For me, it was more of a growing realisation through my clinical work, particularly that we needed to improve our methods of diagnosing dementia for patients presenting with concerns about their memory. I wanted to develop more accurate and efficient methods of assessing memory and other cognitive functions to facilitate diagnosis of dementia at the earliest stages. As an experienced neuropsychologist, I felt this was an area of research I was well qualified to develop.
Many patients presenting to their doctor with early symptoms are aware of their difficulties and are fearful about cognitive deterioration. They wonder if they are experiencing Alzheimer’s disease.
Receiving a diagnosis can be hard, but many people just want to know so they can take some course of action, such as investigating treatment options or interventions that may slow progression, or accessing services to support them. Many patients wish to make plans for their future, organise finances, even take a trip or reconnect with family and friends while they are still relatively cognitively well.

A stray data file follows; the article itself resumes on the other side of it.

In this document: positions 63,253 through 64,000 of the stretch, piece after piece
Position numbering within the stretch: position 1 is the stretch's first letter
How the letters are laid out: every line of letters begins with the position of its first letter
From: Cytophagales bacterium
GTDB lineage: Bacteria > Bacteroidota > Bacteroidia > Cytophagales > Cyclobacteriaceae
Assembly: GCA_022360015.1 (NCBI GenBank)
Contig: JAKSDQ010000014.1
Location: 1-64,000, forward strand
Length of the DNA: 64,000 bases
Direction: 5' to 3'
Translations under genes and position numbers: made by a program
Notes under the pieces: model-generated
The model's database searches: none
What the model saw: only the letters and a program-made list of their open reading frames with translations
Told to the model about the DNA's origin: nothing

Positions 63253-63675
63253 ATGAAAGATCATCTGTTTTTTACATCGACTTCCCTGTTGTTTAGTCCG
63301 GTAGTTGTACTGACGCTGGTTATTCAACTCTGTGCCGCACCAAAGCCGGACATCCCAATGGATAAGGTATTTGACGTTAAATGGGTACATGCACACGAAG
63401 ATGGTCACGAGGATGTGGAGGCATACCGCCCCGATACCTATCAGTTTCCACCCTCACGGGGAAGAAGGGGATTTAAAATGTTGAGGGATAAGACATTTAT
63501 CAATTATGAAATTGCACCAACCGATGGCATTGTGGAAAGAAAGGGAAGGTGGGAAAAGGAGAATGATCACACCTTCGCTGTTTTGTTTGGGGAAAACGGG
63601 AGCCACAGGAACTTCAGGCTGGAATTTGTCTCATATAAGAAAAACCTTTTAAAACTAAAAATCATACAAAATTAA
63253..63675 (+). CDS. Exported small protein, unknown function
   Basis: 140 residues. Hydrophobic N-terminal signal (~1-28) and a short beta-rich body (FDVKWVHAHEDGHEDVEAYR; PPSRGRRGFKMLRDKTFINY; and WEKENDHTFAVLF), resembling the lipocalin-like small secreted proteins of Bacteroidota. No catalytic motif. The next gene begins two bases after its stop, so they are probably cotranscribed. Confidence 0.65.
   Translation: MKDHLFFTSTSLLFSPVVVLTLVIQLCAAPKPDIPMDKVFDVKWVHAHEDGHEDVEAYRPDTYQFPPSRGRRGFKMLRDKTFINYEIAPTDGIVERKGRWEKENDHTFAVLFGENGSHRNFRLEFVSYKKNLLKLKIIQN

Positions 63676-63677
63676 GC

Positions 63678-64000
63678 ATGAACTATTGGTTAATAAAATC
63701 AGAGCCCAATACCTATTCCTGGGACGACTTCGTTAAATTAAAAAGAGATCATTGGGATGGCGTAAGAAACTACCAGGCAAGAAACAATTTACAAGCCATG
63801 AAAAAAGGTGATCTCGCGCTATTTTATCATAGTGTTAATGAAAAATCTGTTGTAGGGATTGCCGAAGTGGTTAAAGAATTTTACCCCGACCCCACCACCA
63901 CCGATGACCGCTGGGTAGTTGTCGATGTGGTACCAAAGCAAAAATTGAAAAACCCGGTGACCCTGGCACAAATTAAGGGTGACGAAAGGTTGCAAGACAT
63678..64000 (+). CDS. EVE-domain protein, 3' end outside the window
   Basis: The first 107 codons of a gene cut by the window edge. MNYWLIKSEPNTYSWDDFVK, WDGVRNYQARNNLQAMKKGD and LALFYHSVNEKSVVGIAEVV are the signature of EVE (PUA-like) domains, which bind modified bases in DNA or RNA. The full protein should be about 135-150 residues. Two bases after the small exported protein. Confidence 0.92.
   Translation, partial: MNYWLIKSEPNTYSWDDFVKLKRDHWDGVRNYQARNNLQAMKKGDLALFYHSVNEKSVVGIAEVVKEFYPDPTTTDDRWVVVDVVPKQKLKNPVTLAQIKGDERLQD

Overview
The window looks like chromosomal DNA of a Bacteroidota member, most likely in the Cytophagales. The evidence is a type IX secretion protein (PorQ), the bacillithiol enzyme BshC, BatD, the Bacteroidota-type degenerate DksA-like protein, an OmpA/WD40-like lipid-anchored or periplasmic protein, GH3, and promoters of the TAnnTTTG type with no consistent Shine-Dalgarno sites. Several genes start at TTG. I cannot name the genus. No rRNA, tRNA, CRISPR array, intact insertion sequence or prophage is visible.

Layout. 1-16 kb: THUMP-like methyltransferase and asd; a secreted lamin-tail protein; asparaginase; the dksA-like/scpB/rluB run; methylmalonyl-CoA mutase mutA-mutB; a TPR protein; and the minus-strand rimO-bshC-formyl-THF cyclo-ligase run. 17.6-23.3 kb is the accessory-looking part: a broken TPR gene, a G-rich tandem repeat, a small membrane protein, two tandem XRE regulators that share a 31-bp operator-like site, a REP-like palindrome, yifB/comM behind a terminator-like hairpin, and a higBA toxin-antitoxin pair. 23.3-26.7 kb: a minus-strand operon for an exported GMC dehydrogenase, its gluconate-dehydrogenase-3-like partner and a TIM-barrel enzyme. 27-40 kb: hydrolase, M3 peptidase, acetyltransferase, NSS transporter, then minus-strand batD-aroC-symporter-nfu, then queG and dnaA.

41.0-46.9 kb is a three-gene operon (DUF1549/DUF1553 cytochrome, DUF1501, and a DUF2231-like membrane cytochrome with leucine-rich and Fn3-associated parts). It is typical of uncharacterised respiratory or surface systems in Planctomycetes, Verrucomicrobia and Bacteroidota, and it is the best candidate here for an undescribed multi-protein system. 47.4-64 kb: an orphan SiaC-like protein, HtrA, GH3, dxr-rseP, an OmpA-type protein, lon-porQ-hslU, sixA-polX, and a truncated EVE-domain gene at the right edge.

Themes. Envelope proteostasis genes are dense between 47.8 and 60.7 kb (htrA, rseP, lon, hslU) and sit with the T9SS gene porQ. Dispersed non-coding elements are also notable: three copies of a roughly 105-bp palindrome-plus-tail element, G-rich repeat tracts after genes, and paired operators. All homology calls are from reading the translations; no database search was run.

It is important to develop the best methods to determine whether they have early cognitive impairment – as well as the cause - in order to be able to give an accurate prognosis. For example, testing may identify potentially treatable and reversible conditions with dementia-like symptoms such as Vitamin B12 deficiency or thyroid dysfunction. There will also be people who will find out they are cognitively healthy, and this will understandably alleviate their concerns.
Do you have any personal interests or activities which are protective behaviours against cognitive decline?